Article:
Hickman’s X-Men Gets Better and Better. Also, Look at these Fantastic Pins

I’m not lazy by any means. I’m swamped. “Idle time” isn’t what it once was and finding shit to write about every week has its challenges. That said, my experimental effort at a blog entry title that, much like a spontaneous tweet accompanied by an image or two, can communicate everything I need should, also, force me to blather on introspectively in the most blog-like of fashions. Which is what I just did.

Mission accomplished.

But maybe I should expand a bit while we’re here? Last week’s House of X was everything the Marvel hype machine made it out to be: big, beautiful, and portentous of exciting things for our long-maligned mutant friends. Ever since news broke that he was returning to Marvel, I have felt strongly that the company really needed Jonathan Hickman. Reading the first two issues of these interconnected titles, and I’m reminded how much the X-Men in particular needed him.


The first issue of Powers of X (read as Powers of Ten) works in tandem with House of X by painting a broader picture of mutant history and legacy. The “tens” in question are a “zero” year, ten years ahead (the present continuity), one hundred years into the future and, of course, one thousand years into the future.

It’s magnificent, ambitious stuff, but, then again, that’s why Hickman. His sci-fi-forward approach to stories was wonderfully suited to rejuvenating the Fantastic Four and, despite my initial skepticism, resulted in one of the most engrossing Avengers epics of all time. Now, with sights set on Marvel’s mutants, he is once again going all big ideas and grandiose scope.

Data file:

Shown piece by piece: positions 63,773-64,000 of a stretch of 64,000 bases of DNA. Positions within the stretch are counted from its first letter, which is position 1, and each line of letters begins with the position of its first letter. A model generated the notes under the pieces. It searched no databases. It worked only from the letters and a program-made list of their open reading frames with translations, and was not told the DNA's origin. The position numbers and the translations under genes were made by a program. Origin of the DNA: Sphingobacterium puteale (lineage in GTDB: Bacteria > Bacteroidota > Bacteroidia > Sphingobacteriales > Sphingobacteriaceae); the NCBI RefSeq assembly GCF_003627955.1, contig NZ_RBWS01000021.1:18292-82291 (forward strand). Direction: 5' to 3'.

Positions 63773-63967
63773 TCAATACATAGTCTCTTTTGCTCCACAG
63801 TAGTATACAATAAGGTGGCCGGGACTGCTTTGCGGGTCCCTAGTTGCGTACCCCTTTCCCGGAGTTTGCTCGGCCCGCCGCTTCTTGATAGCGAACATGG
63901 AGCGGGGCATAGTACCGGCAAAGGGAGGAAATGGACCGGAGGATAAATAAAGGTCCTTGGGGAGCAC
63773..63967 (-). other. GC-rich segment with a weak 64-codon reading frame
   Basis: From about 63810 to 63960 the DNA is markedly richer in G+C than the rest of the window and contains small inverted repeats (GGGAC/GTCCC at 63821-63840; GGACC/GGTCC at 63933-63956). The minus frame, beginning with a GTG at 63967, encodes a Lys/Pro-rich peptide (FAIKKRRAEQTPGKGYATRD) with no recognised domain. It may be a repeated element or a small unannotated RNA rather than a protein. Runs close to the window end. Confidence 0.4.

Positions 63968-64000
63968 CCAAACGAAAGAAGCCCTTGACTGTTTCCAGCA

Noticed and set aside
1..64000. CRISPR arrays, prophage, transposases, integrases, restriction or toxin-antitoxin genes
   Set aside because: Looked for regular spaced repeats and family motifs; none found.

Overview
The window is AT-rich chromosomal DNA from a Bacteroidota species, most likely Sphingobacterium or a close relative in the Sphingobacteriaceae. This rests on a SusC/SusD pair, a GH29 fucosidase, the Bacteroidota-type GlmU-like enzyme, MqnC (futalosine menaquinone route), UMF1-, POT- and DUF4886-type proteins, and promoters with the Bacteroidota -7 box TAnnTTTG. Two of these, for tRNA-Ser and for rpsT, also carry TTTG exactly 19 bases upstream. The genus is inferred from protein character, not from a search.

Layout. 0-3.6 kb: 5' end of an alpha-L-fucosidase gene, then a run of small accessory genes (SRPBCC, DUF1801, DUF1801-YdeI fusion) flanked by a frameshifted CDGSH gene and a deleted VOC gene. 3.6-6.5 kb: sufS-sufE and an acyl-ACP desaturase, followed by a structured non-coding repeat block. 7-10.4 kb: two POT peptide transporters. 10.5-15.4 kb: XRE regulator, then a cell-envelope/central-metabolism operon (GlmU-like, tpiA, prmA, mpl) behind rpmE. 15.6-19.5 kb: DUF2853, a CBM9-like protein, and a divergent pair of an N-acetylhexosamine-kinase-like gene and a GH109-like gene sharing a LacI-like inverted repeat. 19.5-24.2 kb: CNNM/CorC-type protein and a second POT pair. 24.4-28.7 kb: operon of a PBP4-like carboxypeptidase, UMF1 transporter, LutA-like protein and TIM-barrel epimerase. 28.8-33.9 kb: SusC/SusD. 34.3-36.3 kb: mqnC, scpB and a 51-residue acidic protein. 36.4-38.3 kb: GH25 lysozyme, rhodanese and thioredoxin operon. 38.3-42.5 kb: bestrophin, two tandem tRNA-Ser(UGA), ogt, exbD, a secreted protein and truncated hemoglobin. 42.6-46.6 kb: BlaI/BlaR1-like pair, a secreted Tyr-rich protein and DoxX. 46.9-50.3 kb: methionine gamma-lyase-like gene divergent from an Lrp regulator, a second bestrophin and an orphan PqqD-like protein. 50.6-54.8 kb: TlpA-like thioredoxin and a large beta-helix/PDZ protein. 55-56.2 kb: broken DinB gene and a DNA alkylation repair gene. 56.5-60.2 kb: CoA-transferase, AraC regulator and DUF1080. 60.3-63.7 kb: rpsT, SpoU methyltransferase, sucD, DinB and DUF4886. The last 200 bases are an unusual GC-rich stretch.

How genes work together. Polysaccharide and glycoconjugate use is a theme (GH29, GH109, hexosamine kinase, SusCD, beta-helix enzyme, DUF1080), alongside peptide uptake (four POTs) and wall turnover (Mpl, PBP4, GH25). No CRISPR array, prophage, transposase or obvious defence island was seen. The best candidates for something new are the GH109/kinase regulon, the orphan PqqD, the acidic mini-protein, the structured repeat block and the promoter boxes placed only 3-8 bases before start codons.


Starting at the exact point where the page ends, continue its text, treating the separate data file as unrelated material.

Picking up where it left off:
Yeah, now about that pin! I can’t explain exactly why I like shiny enamel pins so much. I was never big into buttons. I sport a few of these on backpacks and on my jean jacket but the vast majority of my treasured pins (many of which come home with us after various conventions) live in a Chris Ware tin lunchbox in my study. It’s somewhat inexplicable. At least rengstorff — one of the people I blame for this pin fetish — has a pin display going on one of his walls. And he will cheerfully narrate for you what each of them represents, where he got it, and/or why he loves it. Mine just sit in a box for now.

Matt Ritchie is the guy responsible for this wonderful “The Big Thorbowski” pin. He’s a local artist whose vibrant pop culture-inspired artwork can be found at fine stores and festivals around the Bay Area. Next time you’re in Oakland, check out Cape and Cowl Comics (two-time finalists for the Eisner Spirit of Comics Retailer award!) and pick up this, or one of their many other fine exclusive enamel pins. My lunchbox is full of ’em.

July 24 | Weekly Buzz | August 7